Maybe it’s time to give your prospects less to think about.
I received this email from a frustrated freelance copywriter:
“When clients ask me for a proposal, I spend at least 3-4 hours working on it. I review their site, run keyword research, make a list of how I can help, etc. The end result is a 15-20 page proposal that looks great. I’m not getting the jobs, and now I’m wondering if I have to add more information? Help!”
If proposals are a part of your business, you understand this woman’s pain. It’s like spending hours to get ready for a date that never shows up. You’re sitting there looking pretty, and find out that your prospect decided to “date” someone else (assuming you hear back from them at all!) Ouch!
Plus, from a business perspective, that’s three to four hours of billable time out the window. ::poof::
The answer? Give your prospects less information packaged in a different way. Here’s how to “dumb down” your proposals and give your prospects what they really want.
Rule #1: Don’t give it away.
It’s common for new freelancers (or anyone new to the proposal process) to blur the lines between “proposal” and “billable work.” Proposal-time is not the time to figure out a strategy, run a bunch of time-consuming research and outline your process. At best, you’ll overwhelm the prospect with your reams of material. At worst, the prospect has no reason to hire you – after all, you’ve already told them exactly what you’d do and how to do it. If a prospect needs strategy in addition to hands-on work, explain that it’s a separate deliverable.
Rule #2: Try to set up a phone chat before you create a proposal.
Email only goes so far – so take the time to set up a quick, 30-minute chat. This gives you the opportunity truly understand the project’s scope before you develop a proposal. Otherwise, you may include services that the customer really doesn’t want. The end result? The client may feel that you “don’t understand their needs” and look elsewhere for a provider.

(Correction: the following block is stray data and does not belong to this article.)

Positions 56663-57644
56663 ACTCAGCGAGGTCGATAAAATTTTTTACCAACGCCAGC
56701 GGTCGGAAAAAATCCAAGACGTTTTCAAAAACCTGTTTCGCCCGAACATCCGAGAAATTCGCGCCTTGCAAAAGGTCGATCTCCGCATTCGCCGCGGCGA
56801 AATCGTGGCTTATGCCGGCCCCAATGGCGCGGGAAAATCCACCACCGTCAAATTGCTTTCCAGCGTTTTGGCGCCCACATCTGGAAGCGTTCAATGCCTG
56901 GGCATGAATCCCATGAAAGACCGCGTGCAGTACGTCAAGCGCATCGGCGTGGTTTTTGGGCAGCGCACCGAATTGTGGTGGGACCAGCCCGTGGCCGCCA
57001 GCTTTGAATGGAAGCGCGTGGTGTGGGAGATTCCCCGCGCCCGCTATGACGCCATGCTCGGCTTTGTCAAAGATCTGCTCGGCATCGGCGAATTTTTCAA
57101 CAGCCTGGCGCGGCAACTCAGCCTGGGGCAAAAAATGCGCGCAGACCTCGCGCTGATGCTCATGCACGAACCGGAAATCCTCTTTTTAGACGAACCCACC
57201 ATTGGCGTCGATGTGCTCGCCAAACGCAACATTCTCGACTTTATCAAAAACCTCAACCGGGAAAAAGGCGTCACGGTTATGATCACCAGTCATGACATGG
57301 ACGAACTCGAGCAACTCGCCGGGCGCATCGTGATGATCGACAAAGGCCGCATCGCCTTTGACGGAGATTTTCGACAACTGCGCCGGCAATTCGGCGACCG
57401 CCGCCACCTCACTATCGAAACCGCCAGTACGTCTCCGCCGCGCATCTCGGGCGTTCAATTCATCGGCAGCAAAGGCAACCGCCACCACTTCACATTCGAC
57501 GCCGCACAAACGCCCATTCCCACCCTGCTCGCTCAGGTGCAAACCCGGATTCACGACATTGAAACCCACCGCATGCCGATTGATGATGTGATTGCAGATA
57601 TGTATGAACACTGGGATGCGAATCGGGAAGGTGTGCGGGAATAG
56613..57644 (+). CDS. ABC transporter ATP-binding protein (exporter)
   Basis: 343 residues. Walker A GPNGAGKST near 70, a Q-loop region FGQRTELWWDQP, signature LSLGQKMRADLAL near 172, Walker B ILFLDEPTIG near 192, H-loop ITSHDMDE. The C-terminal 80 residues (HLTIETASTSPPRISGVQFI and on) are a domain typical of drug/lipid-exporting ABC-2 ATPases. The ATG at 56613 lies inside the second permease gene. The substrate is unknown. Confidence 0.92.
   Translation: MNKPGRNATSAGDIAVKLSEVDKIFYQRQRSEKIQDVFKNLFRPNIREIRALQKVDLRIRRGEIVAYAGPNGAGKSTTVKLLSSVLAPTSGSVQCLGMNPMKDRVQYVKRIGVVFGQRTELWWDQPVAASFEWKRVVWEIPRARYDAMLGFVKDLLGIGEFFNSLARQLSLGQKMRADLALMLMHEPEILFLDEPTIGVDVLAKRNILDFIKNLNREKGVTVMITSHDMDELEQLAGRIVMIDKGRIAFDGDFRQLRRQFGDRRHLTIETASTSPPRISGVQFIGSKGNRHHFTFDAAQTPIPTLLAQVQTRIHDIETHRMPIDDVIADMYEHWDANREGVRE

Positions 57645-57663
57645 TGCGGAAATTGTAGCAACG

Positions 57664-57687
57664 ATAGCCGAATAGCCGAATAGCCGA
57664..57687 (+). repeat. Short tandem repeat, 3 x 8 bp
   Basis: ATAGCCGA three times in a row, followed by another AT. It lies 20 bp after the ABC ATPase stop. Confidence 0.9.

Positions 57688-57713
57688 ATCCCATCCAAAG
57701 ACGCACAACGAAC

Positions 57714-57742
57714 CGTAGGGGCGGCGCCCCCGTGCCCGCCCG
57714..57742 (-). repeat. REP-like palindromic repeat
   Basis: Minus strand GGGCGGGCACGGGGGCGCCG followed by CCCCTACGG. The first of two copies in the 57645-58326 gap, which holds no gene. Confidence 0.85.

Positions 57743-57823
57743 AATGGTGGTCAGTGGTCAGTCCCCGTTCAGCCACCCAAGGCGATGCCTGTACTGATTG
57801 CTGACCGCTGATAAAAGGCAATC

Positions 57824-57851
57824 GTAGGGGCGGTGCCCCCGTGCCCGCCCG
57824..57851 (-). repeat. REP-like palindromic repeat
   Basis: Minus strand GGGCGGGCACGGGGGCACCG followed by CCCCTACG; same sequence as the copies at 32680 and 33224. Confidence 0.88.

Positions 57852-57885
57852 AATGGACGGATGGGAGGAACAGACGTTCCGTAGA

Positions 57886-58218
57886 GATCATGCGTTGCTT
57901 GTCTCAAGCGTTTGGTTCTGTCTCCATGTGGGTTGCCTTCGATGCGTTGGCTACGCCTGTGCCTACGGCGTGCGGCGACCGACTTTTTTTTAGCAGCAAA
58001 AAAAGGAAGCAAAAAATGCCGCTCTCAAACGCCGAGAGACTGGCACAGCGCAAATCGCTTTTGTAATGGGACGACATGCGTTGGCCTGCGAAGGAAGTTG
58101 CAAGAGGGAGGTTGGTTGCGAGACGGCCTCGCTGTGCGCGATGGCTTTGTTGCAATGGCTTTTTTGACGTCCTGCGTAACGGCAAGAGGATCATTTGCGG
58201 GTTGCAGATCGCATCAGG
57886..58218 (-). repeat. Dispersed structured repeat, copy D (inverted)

Rule #3: Ask the prospect what he needs to see (and make sure that you deliver exactly what they ask for.)
I’ve had (many) prospects tell me, “I don’t need anything fancy. Just a short email outlining the deliverables and deadlines is fine.” And that’s exactly what I give them. Be warned: don’t try to out-think your prospect and throw in a bunch of extra stuff that you’re “absolutely sure will seal the deal.” You don’t want your prospect to think, “If she can’t follow directions now, what is she going to be like to work with later?”
Rule #4: Keep it simple and short.
This is a mistake that I made early in my career. I would sit down and create 20+ page proposals until my eyes bled. What I didn’t understand is that I was making my prospects’ eyes bleed as well. Think about how much time you have in your day. If you saw a 20-page proposal waiting for your review, would you hungrily tear into it? Or “accidentally” round file it? Yeah. Me too. Shorter proposals are definitely better.
Rule #5: Don’t forget to include benefit statements.
Your prospect may be sold on why your services are so important. But remember, your proposal may be passed around to multiple team members – and they may not quite understand your brilliance. Don’t forget to clearly outline how your services can help your client boost her bottom line. While you’re including your benefit statements, don’t forget to…
Rule #6: Remind your prospect why they should hire you over your competition.
Don’t lose the sale because you didn’t make your unique sales proposition clear. A quick reminder of your expertise is a smart idea, especially for team members who aren’t familiar with you. You don’t have to send them your extended resume. But a few statements like, “I’ve written for catalogs for over 15 years, and have increased conversion rates 67% or more. I’m confident that I can achieve the same results for your company” can go far.
Rule #7: Try to review your proposal with your client.
It’s tempting to push “send” on your proposal as soon as you finish. However, try scheduling an appointment with your prospect so you can review the proposal together. I learned this trick from Denny Graham (one of my instructors in my Copywriting Business Bootcamp,) and it’s increased my close rates tremendously.
What about you? What are your favorite proposal-writing tips?
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